Kang received an official certificate from Nasa for his hard work.
A nine-year-old Malaysian has gotten a nod of approval from the National Aeronautics and Space Administration (Nasa) for inventing a device that lets astronauts answer nature’s call without taking off their spacesuit.
Zyson Kang Zy Shun revealed his Spacesuit Lunar Toilet invention during a webinar hosted by Nasa last Wednesday where he explained the mechanics of his design.
The device fits snugly inside an astronaut’s suit and works around microgravity by using a vacuum to siphon away any liquids, allowing astronauts to relieve themselves inside their suits.
When it’s time to use the toilet, the wearer of the suit simply has to move their leg to trigger the vacuum function which will drain any liquid into a waste disposal box inside the suit.
“A syringe pump is attached to the space boot and the vacuum container is attached to the pocket of the space pants.
“It doesn’t require electric power to operate, it just needs kinetic mechanical power,” Kang said.
The prodigy’s invention won first place in Nasa’s Lunar Loo Challenge (Junior Category) which called on young inventors to share ideas for compact toilets that will help astronauts returning to the moon in 2024 under the Artemis programme.
Nearly 900 submissions from 85 countries were submitted and Kang tied for first place with his fellow inventor Joel John Arun from the United Kingdom in the Under 11 category.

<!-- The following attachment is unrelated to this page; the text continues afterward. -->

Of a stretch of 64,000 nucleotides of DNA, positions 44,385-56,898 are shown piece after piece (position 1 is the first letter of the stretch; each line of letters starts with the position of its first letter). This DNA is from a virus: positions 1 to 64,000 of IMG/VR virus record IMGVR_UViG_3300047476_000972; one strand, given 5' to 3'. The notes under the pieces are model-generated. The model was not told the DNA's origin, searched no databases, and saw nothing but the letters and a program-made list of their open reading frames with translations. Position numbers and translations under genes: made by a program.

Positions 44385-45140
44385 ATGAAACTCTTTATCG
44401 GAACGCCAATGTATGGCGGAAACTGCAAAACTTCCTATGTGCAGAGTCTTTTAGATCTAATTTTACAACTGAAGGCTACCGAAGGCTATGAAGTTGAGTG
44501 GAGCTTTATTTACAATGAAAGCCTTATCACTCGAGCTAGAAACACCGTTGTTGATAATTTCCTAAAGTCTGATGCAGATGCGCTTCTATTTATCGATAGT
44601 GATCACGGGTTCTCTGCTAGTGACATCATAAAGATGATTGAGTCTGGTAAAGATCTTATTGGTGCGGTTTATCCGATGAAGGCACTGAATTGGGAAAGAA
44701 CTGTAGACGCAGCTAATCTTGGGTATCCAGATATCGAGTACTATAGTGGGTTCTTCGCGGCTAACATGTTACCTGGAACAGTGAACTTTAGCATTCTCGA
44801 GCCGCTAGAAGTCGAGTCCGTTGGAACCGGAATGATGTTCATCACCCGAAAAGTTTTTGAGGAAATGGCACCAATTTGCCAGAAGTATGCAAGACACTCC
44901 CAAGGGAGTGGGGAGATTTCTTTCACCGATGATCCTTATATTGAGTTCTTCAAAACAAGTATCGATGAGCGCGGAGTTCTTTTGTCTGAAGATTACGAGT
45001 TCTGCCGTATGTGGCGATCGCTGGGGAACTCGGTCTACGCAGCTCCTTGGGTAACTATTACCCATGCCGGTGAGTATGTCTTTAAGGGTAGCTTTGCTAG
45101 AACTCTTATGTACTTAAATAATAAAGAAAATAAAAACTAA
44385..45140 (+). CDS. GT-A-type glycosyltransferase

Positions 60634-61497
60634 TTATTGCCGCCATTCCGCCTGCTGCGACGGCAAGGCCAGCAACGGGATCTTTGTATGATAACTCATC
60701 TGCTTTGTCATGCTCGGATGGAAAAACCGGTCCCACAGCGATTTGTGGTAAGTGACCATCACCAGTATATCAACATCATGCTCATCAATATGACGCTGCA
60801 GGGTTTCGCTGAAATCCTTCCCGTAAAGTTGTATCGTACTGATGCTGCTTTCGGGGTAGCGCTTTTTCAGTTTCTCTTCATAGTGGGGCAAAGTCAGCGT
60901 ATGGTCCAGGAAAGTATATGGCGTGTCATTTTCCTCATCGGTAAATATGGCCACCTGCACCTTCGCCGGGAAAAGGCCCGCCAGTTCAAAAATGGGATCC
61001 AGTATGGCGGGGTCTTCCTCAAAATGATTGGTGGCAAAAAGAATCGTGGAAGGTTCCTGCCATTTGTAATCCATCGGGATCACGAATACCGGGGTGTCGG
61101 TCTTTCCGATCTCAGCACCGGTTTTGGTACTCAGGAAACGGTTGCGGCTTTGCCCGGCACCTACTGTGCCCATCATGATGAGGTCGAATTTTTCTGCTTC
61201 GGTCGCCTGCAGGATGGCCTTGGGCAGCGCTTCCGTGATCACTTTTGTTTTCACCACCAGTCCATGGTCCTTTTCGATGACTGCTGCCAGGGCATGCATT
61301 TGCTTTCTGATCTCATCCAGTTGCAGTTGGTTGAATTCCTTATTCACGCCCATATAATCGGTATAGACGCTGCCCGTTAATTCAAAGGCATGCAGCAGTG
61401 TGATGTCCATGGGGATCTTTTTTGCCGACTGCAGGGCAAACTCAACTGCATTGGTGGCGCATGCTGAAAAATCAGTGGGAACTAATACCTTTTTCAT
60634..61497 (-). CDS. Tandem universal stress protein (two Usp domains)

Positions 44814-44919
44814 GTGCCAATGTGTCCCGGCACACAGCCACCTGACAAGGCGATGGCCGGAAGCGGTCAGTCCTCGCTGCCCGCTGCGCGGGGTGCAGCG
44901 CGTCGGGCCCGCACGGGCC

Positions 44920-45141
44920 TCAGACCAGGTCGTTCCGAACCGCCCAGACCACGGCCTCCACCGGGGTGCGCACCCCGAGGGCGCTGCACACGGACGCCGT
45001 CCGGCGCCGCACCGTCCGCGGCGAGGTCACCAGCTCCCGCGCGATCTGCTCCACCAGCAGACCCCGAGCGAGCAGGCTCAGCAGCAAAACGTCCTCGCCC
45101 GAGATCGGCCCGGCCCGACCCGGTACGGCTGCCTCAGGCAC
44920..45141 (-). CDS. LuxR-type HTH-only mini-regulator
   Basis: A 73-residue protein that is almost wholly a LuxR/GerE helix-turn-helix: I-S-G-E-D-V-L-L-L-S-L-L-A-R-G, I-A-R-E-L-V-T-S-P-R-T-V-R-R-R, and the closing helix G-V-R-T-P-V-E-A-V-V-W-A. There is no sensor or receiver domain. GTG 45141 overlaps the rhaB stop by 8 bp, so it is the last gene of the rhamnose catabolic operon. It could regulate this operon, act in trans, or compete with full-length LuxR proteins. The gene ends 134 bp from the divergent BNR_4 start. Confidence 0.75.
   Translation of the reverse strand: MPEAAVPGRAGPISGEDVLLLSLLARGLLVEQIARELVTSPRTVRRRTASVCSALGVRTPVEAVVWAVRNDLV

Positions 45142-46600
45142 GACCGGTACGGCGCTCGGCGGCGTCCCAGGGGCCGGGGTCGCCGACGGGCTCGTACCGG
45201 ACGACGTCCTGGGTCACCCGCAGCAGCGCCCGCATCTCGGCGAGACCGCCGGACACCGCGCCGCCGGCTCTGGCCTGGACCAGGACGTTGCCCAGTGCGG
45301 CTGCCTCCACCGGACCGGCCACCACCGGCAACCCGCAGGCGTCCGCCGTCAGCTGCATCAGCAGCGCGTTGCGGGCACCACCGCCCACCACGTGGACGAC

Kang explained that his invention is an upgraded version of the spacesuits used by astronauts on the Apollo moon mission in 1969.
Back then, astronauts had to urinate into a condom-like cuff that emptied into a bag, but the invention was far from perfect and an official NASA report on the Apollo missions stated that “urine spills were frequent.”
Kang’s design is not only convenient for space travel, but it can also be incorporated for use here on Earth by medical professionals who may not be able to have bathroom breaks during emergencies.
“This design can not only be used on the moon, but it can also be used as a medical toilet.
“Since we’re now in a pandemic, doctors or nurses who need to pee or poop while they’re saving people can just go (to the toilet) like this,” said Kang.
Besides his passion for space, the Standard Three student from Selangor aspires to be a geneticist when he grows up and is a die-hard fan of the Jurassic Park franchise.
He is particularly interested in the idea of bringing back extinct species through paleogenetics. – The Star